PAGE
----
It was clear to me that the scheme was unviable. So I wrote up an analysis of the economics of the scheme and sent it to one of my contacts in Dar es Salaam. I don’t know if this had any effect on the scheme as I will describe below, but I did see the paper cited in a study of the settlement schemes.

The situation for me came to a head when the manager went on vacation. He gave the key to the safe to the assistant manager, but clearly kept another one for himself. He counted the money with the assistant manager that was in the safe, but, after he left, when the assistant manager opened the safe, he found all the cash missing. So we went to the local sub-chief to report this theft plus the other methods of embezzlement that the manager was doing. I wrote a letter to the Peace Corps concerning these developments. As soon as they received my letter, they removed me from the settlement scheme. I will have to admit that I was happy to leave since I didn’t really want to be part of a sinking enterprise.

By this time in late 1967, relations between the United States and Tanzania had deteriorated. It seems so puerile now. In 1964 Tanganyika joined with Zanzibar to form the new country of Tanzania. Tanganyika had recognized West Germany and Zanzibar had recognized East Germany. President Julius Nyerere decided that Tanzania would then continue to recognize both West and East Germany. This made Tanzania an enemy of the United States. As a result the Peace Corps was being removed and so I finished out the last eight months of my tour in Kenya where I had been transferred.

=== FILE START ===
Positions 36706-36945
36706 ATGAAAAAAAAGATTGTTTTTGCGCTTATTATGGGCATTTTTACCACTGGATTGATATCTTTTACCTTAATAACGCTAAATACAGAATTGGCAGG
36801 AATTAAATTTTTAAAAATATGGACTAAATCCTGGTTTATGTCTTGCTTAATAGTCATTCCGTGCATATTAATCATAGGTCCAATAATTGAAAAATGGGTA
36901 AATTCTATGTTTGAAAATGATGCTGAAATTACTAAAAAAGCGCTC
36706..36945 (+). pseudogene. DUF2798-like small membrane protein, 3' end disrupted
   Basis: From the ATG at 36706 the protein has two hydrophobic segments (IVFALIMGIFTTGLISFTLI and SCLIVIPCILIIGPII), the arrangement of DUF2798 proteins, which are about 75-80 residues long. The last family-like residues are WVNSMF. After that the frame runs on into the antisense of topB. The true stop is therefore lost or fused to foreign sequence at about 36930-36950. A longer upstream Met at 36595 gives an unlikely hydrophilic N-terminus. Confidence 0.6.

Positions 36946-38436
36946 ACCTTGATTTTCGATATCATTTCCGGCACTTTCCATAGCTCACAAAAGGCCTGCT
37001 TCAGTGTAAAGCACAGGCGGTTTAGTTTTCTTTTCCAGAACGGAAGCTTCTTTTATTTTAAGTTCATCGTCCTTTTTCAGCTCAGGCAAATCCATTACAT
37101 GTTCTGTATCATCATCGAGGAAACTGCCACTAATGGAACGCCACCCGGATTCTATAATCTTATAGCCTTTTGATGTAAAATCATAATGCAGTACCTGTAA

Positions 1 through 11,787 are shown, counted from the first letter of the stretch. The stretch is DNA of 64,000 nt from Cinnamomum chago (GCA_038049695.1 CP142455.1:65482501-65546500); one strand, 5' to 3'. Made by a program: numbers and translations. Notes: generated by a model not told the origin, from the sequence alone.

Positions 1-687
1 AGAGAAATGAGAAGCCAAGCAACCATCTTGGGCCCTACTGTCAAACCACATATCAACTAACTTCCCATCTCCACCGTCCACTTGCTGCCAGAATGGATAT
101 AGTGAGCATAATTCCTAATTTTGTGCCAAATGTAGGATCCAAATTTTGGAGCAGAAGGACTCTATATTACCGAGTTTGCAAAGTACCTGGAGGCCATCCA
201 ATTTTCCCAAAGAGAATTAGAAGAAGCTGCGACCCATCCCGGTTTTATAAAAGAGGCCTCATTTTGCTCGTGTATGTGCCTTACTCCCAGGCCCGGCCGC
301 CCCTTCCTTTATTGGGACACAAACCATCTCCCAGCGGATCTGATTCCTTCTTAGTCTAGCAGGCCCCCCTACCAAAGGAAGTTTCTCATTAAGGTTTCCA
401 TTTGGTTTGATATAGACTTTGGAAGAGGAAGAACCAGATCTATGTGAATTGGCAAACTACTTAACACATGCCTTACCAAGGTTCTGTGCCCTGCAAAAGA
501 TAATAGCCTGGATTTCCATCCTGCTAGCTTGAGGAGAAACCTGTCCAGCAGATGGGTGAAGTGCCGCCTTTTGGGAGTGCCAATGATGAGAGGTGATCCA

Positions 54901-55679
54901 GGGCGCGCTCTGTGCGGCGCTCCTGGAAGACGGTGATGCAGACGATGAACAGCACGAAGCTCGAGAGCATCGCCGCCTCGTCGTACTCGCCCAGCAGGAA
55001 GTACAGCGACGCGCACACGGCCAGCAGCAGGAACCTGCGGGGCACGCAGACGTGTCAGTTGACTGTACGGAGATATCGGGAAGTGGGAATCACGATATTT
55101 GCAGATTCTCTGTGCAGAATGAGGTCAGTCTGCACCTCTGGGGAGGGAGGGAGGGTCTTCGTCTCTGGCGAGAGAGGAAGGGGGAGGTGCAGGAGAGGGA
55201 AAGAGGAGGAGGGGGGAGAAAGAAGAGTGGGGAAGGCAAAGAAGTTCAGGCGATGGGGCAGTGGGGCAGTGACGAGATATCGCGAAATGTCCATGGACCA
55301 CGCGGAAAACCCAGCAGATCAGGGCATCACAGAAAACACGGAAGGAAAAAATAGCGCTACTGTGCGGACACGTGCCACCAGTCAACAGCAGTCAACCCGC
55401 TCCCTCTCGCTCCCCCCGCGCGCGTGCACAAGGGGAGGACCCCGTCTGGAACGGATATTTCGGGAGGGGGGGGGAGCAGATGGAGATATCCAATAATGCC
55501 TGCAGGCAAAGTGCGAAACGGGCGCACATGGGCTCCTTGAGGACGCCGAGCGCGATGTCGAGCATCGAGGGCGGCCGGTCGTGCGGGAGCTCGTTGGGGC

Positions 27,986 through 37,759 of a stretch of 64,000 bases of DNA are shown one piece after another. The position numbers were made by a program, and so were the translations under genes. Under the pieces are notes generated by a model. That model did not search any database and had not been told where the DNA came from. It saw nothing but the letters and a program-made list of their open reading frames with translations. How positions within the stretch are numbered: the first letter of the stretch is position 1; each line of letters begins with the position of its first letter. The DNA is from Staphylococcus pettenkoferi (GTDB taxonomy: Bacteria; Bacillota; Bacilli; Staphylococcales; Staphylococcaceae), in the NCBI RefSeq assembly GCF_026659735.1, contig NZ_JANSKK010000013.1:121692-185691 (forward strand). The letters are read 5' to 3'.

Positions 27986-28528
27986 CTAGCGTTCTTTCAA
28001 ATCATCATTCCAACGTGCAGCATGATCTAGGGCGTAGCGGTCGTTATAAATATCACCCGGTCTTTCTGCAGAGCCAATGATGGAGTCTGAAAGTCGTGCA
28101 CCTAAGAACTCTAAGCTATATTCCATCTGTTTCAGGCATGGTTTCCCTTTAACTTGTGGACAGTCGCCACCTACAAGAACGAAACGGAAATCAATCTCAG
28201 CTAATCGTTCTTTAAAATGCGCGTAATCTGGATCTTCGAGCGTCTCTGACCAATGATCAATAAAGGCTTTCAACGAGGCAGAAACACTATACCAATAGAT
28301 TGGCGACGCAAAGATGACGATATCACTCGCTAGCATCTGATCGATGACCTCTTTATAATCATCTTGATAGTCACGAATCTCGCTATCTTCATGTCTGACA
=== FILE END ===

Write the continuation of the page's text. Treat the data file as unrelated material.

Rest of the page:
To finish the story, about a month after I left, some of the settlers attacked the manager one night and told him that, if he did not leave the scheme, they would kill him. He left the next day. Within six months to a year later, the Tanzanian Government realized that the Rwamkoma Settlement Scheme was a failure and turned it into a beef cattle scheme with few or no settlers. Within the next few years all the other capital intensive settlement schemes were closed down.

President Nyerere though, didn’t learn. He continued to promote the policy of “villagization” where the farmers would be consolidated into villages, but without the costly overhead that the settlement scheme had. This policy was one of Nyerere’s big failures since the local people, who had never been consulted, preferred to live in their own homesteads with their fields adjacent to their house.

What are the take-aways from this experience:

  • The “experts” don’t have sufficient knowledge of local conditions to develop a viable agricultural development.
  • A top down agricultural program will not work.
  • The local farmers must be consulted in any innovations and these innovations will only succeed if the farmers see its definite benefits.
  • Changes must be in accord with local culture – villagization in Tanzania was contrary to the local culture.
  • The timeline for agricultural development cannot be compressed into a set scheme, but will take years of experimentation and fine tuning before it will be successful.
  • “The best laid plans of mice and men oft go astray.”
  • Commercialization of agriculture as practiced in the United States and elsewhere is not viable in a small farming community context.


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David Zarembka

Transforming Community for Social Change (TCSC)